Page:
Most people have never participated in an opinion survey, nor have they seen one being conducted. This may sometimes make them wonder if the opinion surveys reported in media are real. I can assure skeptics that they are real. But the probability of being picked as one of the 1,200 respondents in a typical nationwide survey is rather slim. It might be easier to win on a single jueteng bet.
The science that goes into the drawing of a small sample to represent a large population is quite established. Survey “respondents” do not come forward to volunteer an opinion as people sometimes do when they “call-in” or register a vote in a radio or TV program. Respondents are meticulously selected at random from a set of individuals or households falling under a given category or sector.
Having said that, I want to raise some issues about the kind of public opinion that is expressed in recent opinion surveys. This is not meant to diminish the value of surveys, or denigrate the competence of survey firms, or attack the intelligence of their respondents. It is rather a plea for survey organizations to exert a little more effort so that they may capture and interpret public opinion, and account for its movement over time.
I believe that, whether we like it or not, opinion surveys are going to play an increasingly weighty role in our political processes. For better or worse, they are likely to overshadow conventional commentary, such as that found in the op-ed pages of newspapers, as shapers of public opinion or as predictors of public behavior in crisis situations. Thus, more than ever, there is a need to understand precisely what the numbers they churn out represent.
The sociologist Pierre Bourdieu once said: “One of the most pernicious effects of opinion surveys is to put people in a position where they must answer a question they have never thought about.” I can personally attest to that as a sociologist who has had to face journalists who ask general questions about a topic they had not bothered to read about. For example, they may ask: “What is your opinion of the peace process with the Moro Islamic Liberation Front?” To such a question, I would often reply, “What exactly do you mean?” It is how I would probably respond to many of the questions that Pulse Asia Research and Social Weather Stations have asked in countless surveys. Even when I know the subject, I have always been hesitant to offer a ready-made answer to a question that conflates a variety of complex issues into a single proposition.
I doubt if this reluctance is just an idiosyncrasy of professors. It seems to come out in many Pulse Asia and SWS surveys, but is expressed in a number of ways—as “no response,” “don’t know,” “undecided,” “neutral,” “somewhat this or somewhat that,” or any combination of words that allows a respondent to say something on a subject that he may, in fact, be completely ignorant about.
Last week, SWS released the results of a March 2015 survey on “Opinion on Government’s actions regarding the tension in the Scarborough Shoal.” The question asked was: “In general, do you approve or disapprove of our government’s actions regarding the tension between China and the Philippines in the Scarborough Shoal?”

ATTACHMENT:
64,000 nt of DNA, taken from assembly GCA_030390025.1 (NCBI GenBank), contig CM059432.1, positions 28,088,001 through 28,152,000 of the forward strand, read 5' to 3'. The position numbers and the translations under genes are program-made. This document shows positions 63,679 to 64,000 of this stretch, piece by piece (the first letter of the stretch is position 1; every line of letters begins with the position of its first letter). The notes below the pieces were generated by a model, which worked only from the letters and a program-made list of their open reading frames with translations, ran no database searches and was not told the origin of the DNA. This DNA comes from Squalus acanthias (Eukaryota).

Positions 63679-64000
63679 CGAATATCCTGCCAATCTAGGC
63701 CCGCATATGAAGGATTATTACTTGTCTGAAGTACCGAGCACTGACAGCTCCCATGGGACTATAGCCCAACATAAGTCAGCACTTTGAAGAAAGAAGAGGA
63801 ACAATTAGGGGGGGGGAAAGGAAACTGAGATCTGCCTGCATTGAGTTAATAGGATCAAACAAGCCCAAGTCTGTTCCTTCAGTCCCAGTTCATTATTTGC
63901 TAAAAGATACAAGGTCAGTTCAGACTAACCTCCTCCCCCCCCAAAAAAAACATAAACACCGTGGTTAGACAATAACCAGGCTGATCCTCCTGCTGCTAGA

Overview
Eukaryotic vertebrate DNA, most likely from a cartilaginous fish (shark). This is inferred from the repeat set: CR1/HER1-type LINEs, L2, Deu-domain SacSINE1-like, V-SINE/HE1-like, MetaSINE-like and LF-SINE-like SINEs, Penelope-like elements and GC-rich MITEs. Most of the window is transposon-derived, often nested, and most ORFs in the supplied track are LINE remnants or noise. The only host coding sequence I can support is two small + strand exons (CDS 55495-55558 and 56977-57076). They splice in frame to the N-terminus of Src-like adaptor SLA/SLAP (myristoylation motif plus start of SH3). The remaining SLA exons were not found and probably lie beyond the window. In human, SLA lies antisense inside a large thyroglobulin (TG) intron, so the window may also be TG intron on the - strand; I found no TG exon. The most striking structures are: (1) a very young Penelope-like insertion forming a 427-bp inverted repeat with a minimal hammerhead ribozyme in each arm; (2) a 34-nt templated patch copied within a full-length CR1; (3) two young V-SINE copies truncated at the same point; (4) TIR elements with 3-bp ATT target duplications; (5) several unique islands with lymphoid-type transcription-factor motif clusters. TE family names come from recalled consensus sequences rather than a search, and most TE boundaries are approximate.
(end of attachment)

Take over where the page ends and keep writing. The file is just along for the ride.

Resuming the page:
I wonder if any of the respondents had the audacity to ask, which government actions? The filing of the case against China before the international tribunal on the law of the sea? The Philippine rejection of bilateral talks with China? The campaign to get the support of the Asean and Western powers for the Philippine position? The move to build closer military cooperation with the United States and Japan? President Aquino’s warning against a Hitler-style annexation of territory in these disputed waters?
Unfazed by the complexity of the general question put to them, 16 percent of the respondents expressed “strong approval” of the government’s actions, and 19 percent registered “strong disapproval.” I was pleasantly surprised to see that only 5 percent admitted having “not enough knowledge” on the subject.
But, in the report of findings, the percentage of those who “approve” rose to 49 percent, after the number for the “somewhat approve” was added to the “strongly approve.” By the same token, those who “disapprove” went up to 46 percent after the addition of the 27 percent who “somewhat disapprove.”
I am not sure what reasoning lies behind this mixing of two different responses. To me, the qualifier “medyo” or “somewhat” has a closer affinity to indecision than to a strong sentiment of approval or disapproval. This makes it more reasonable to lump the “somewhats” with those who did not answer due to “not enough knowledge.” Collectively, they would be the “undecided”—and they constituted 65 percent of all respondents! On so important a national issue, only 35 percent had any categorical opinion to share.
Indeed, Bourdieu cautioned against regarding data of this nature as public opinion—i.e. as “something that can be formulated in discourse with some claim to coherence.” At best, he says, they offer a glimpse of people’s “profoundly unconscious system of dispositions that orients their choices in extremely different areas ranging from aesthetics to everyday economic decisions.”
If it is public opinion we are after, he argues, it would be better to simulate the situation in real life by asking people to take positions in relation to explicit opinions that have already been formulated and put forward by various groups in the public sphere.
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